Tea for the Rent Boy by Helen Lynch
– Reviewed by Jenny Booth –
Tea For The Rent Boy, Helen Lynch’s second collection of stories, addresses several weighty themes. One could be feminism and the construction of femininity. Another is history; beneath the surface of most of the characters are complex backstories, geographies and genealogies; a consideration of history not as a costume drama, but a real examination of how we got to where we are. There is welcome attention to motherhood and childhood, sometimes neglected territory in literary fiction.
Lynch approaches these themes by using a variety of voices and styles. ‘Ouenaye at the Post’, is presented as an entry in the journal of a missionary encountering the New World. It recounts the priest’s success in persuading the indigenous tribe he meets that men should rule over women and children should be subjected to corporal punishment. Lynch lets her narrator, confident in his normative righteousness, convict himself. To him, the sight of the tribe’s women punished for rebelling against the new male hierarchy has ‘a comical appearance, as if there had been an outbreak of toothache’; but the description of people restrained with ‘a gag or bridle, stopping their tongue’ is brutal and sad on the page. His satisfaction, verging on erotic, in watching the whipping of one of the girls, is repulsive.
‘Ouenaye at the Post,’ tells the story in microcosm of colonial dominance, and the consequent supremacy of values such as male superiority, female modesty and intolerance of children. In a sense, the legacy of this can be seen as the trap that the collection’s more contemporary stories find themselves in. Nurses restrain a three year old girl screaming for her mother, because she’s a ‘bad girl’ for disturbing a ward of children expected to sleep through the night in silence. A husband who becomes frustrated and cruel when confronted with his wife’s depression is unaware that it is at least partly caused by the fact that being a housewife isn’t fulfilling in the way social convention had led both of them to expect. The teenage girl sexually abused by her grandfather reflects that it isn’t especially ‘unpleasant, simply a rather odd use of my time. But then, what isn’t in those years you spend doing nothing in particular but growing up, when where you go and what you do for so many hours of so many days, weeks and years is dictated by others, determined by forces so arbitrary as to seem inevitable?’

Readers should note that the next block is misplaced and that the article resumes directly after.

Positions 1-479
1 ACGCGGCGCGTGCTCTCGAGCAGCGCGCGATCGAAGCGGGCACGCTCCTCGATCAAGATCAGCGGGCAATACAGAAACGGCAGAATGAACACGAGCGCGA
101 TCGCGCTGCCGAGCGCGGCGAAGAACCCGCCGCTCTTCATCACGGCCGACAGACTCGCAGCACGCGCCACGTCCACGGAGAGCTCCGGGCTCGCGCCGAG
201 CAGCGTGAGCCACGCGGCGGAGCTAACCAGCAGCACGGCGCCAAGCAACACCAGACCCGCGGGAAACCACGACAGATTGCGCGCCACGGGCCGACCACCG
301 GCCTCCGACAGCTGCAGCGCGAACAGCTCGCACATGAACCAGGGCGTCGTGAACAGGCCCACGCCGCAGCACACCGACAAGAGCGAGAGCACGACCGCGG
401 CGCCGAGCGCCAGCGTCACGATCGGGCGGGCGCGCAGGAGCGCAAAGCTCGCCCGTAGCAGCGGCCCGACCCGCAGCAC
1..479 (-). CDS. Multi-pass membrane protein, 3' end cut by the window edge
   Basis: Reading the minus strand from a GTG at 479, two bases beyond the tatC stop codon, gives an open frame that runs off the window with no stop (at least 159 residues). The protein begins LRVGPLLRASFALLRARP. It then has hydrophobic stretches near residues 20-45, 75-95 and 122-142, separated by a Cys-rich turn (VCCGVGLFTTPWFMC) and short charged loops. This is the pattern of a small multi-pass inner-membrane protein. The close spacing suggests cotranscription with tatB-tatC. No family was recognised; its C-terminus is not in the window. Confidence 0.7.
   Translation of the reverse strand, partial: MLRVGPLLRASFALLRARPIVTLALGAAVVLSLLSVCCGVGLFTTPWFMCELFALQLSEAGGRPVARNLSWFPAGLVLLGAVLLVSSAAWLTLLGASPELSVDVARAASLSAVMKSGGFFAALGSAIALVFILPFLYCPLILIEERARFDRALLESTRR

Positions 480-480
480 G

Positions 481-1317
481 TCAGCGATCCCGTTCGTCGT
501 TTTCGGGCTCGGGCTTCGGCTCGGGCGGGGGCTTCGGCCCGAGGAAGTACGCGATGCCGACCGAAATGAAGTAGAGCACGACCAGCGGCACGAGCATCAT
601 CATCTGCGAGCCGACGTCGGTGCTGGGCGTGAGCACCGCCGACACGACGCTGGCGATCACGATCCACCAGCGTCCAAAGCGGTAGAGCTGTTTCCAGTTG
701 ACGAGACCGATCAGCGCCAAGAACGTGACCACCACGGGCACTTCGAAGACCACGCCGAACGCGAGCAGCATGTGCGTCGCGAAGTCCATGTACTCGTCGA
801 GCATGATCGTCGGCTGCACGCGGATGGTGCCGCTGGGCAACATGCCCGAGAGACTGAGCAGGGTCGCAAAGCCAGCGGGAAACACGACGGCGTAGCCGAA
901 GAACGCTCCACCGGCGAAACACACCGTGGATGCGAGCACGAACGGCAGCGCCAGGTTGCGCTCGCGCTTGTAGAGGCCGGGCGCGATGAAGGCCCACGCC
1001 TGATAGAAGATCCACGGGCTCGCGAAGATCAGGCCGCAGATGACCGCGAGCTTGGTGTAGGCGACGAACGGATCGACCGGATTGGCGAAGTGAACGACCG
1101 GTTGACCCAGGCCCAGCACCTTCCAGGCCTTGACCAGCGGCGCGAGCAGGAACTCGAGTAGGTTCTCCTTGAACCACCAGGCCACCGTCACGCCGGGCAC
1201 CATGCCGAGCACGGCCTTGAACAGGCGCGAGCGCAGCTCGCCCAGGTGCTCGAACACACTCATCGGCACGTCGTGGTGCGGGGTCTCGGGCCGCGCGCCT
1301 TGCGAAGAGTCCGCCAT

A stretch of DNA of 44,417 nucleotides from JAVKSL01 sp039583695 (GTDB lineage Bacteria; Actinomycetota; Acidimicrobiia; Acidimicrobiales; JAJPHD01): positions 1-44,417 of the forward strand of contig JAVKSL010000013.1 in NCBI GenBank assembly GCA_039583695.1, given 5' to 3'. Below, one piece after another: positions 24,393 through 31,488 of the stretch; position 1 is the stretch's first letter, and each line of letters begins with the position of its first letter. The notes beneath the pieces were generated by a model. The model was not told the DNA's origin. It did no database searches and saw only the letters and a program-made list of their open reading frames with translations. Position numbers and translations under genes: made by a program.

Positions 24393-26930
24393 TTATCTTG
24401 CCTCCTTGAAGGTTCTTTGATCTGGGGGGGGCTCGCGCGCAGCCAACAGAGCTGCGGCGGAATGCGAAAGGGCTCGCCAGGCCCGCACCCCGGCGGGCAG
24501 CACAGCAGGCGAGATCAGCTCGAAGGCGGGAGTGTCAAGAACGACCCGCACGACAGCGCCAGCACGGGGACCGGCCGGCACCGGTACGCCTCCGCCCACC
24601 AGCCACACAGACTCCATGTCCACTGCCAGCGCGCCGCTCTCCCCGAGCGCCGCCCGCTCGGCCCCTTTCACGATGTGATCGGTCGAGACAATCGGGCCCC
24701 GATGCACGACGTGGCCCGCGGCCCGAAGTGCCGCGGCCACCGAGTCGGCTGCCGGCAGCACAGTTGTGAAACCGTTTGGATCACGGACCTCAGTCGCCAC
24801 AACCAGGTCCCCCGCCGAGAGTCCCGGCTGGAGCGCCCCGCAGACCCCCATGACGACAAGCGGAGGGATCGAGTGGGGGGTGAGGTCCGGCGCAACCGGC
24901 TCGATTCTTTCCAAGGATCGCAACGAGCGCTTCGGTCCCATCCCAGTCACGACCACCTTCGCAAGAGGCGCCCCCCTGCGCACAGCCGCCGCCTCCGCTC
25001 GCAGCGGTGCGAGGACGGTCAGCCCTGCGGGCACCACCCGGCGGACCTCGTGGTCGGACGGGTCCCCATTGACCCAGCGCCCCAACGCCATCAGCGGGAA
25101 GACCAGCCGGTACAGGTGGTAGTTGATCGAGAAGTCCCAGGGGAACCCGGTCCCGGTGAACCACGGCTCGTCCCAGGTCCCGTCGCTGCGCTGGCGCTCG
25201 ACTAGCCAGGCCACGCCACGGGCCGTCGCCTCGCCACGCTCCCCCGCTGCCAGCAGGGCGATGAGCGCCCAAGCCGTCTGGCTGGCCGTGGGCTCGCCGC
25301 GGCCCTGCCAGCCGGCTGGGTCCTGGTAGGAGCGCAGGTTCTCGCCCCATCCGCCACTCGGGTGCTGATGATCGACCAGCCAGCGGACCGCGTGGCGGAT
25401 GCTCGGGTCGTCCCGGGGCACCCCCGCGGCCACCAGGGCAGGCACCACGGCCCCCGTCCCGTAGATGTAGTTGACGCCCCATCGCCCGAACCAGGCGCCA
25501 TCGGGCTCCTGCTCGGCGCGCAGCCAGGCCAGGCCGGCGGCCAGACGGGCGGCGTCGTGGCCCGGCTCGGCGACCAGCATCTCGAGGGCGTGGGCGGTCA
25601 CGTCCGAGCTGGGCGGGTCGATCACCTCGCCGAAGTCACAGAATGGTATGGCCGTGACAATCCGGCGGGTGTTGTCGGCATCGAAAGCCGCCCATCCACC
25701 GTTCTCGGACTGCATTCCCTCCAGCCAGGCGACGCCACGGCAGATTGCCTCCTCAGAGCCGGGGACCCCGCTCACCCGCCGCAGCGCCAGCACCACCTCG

One of the purposes of the writing is to give some agency back to these characters. Some characters manage acts of resistance, but other pieces simply give them a voice and bear witness to the injustices they experience. Lynch is adventurous with the variety of voices she experiments with in the collection. The story ‘Sapozhkelekh‘ is a first person narrative from the point of view of a young child explaining the world as she understands it, recollecting conversation from adult figures that touches on a wide range of topics including genocide and sectarian violence. In doing this, the narrator in ‘Sapozhkelekh’ not only recreates the stories that she has been told, but also gives the reader an appreciation of a young child’s point of view, the ways in which she would be able to empathise with children caught up in genocide, and a sense of her own vulnerability.
If this all seems worthy and issue driven, it isn’t. The prose is often beautiful and deeply atmospheric, particularly in its observations of the natural world. As spring comes to the oppressive suburbs, ‘A furry green softness trickled through the branches of the sycamores.’ A girl dragged along to a house viewing by her parents slopes off to its wild garden to see ‘splayed damson trees, the mound where a wave of ivy swept up over a fallen fence, the hedge brambles sprawling in rusty coils on old rockery stones.’ ‘French Leave,’ a story about a woman stuck in rural France while she waits for an older man she is having an affair with, opens:
‘Last night the barn owl called like a creaking door in the orchard. At dusk I saw it, the great creamy shadow sailing just above the grass-tops between two grizzled plum trees. The mountains glowed. I thought it must rain.’
Reading prose of this quality is pleasurable in itself but it arguably performs another function. It’s important that the landscapes of literary fiction are populated by and seen through the eyes of, Polish immigrants, housewives and curious children.
If the colonial misogyny of ‘Ouenaye at the Post’ is a constraining backdrop to the collection, the title story ‘Tea for the Rent Boy’ offers new possibilities. Its conflict is ostensibly simple, a woman trying to decide whether to make a clean break from her partner. The story approaches this question by exploring the histories of the couple within their relationship and separately, where they came from politically and culturally, hinting at how this has affected them. It also considers the future, particularly in relation to Rosa, the couple’s teenage daughter. Rosa initially appears confident and assertive, apparently oblivious to gender roles. Later in the story however, Rosa is impressed by a display of male violence (when deployed in a cause she approves of) revealing her position to be more precarious. It suggests that the narrator’s choice as a woman in her relationship will have implications that reach beyond her immediate circumstances and leaves the reader wondering which way it will go.
Tea for the Rent Boy is a well written and fascinating collection of stories. It encourages readers to think about how and why things are the way they are, and how things could be better.